Elizabeth S. Reames | 5/19/2008 7:50:25 PM
To make each food dollar go farther, remember that healthy foods give you more value for the buck. Thrifty shopping, however, requires planning before and during trips to the store, according to LSU AgCenter nutritionist Dr. Beth Reames.
The most important step is to make a plan – a menu plan. Ask family members to help you write a menu plan for a week, then make your grocery list and stick to that list.
Reames says to use the U.S. Department of Agriculture’s MyPyramid to plan nutritious meals and snacks. The personalized eating plan may be found at www.mypyramid.gov. Choose a variety of foods from grains, vegetables, fruits, nonfat milk, lean meat, fish, poultry, beans and nuts.
MyPyramid recommends 5 to 6 ounces of meat or other protein each day for most people. A portion of meat is 2 to 3 ounces, about the size of a deck of cards. Many people are surprised to learn they're eating twice (or even more than) the recommended amount.
Less expensive substitutes for meat are dry beans and peas and nuts. Include high protein meat substitutes such as red beans, lentils or peanut butter in meals and snacks more often. Mix ground meat with whole grain bread, brown rice, oatmeal or grated vegetables, such as carrots, onions or squash.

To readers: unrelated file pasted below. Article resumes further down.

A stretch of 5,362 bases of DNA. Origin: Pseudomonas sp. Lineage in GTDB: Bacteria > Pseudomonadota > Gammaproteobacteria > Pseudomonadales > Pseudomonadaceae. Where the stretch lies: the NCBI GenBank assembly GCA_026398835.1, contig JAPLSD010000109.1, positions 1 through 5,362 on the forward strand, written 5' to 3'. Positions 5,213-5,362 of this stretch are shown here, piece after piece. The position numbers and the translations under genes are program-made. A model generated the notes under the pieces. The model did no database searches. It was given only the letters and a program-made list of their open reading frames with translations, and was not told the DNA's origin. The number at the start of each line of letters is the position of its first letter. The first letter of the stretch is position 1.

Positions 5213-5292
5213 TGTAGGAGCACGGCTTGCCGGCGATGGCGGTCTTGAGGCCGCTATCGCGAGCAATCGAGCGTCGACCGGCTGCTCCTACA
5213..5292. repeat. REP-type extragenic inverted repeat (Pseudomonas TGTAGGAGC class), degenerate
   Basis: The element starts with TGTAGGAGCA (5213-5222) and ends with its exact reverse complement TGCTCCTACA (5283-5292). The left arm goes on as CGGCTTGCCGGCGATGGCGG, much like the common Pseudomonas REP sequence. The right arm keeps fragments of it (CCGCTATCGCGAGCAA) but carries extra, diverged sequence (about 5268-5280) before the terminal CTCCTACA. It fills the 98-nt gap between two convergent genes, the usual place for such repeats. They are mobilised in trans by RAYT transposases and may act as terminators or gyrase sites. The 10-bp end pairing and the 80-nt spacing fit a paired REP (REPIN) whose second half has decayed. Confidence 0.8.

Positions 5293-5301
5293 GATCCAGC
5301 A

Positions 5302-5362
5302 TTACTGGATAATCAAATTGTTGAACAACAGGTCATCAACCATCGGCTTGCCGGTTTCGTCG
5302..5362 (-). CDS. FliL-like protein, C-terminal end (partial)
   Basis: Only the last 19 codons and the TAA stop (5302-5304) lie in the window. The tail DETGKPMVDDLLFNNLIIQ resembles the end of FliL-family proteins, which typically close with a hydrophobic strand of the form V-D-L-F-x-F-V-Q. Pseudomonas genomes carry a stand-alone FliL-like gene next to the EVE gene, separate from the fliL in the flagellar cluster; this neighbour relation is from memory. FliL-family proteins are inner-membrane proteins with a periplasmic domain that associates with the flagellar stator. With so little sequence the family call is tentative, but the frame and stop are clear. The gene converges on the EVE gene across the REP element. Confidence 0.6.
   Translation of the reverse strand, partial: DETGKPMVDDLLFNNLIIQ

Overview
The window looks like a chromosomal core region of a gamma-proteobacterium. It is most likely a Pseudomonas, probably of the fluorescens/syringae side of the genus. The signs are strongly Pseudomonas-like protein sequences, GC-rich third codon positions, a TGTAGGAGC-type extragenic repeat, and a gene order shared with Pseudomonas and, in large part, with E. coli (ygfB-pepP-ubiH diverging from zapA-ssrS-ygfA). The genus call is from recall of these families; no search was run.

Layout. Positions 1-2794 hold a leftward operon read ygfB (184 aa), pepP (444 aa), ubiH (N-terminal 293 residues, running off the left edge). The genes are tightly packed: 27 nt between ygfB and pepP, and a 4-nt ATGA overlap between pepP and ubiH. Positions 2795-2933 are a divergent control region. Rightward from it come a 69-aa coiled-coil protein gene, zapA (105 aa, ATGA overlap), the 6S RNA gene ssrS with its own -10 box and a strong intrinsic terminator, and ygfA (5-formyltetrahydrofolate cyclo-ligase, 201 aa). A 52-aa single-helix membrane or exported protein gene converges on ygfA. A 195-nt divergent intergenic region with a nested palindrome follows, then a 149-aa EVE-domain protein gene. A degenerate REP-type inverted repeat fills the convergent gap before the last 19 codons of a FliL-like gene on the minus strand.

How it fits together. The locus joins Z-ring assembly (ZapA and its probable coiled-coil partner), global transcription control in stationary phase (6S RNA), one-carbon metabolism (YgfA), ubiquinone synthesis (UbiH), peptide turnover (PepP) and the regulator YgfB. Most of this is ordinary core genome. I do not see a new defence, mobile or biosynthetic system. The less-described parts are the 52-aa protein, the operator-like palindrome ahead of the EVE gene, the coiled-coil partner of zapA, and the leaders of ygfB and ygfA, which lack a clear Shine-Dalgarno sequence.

Reames offers additional ideas for grocery savings:
– Check the sale ads before you go shopping to see what’s on sale.
– Know the regular prices of items you generally buy. This way you will recognize when an advertised special is really a bargain.
– Buy fresh fruit and vegetables in season; they taste better and usually cost less.
– If you have freezer space, stock up on specials, such as large packages of meats or frozen vegetables, and freeze them for later. Be sure to label frozen foods with the name of the food and the date it was frozen.
– Avoid buying convenience or "instant" foods, which are often more expensive than made-from-scratch foods.
– Plan the use of leftovers for another meal or in casseroles or soups, for snacks and in lunch boxes.
– If possible, shop alone and after you've eaten. Family members may put pressure on you to buy items not on your list. If you go to the store hungry, you might buy things you don't need or can't afford.
For additional information on food shopping, contact an LSU AgCenter Extension Family and Consumer Science agent. For related nutrition topics, click on the Food and Health link on the LSU AgCenter homepage at www.lsuagcenter.com.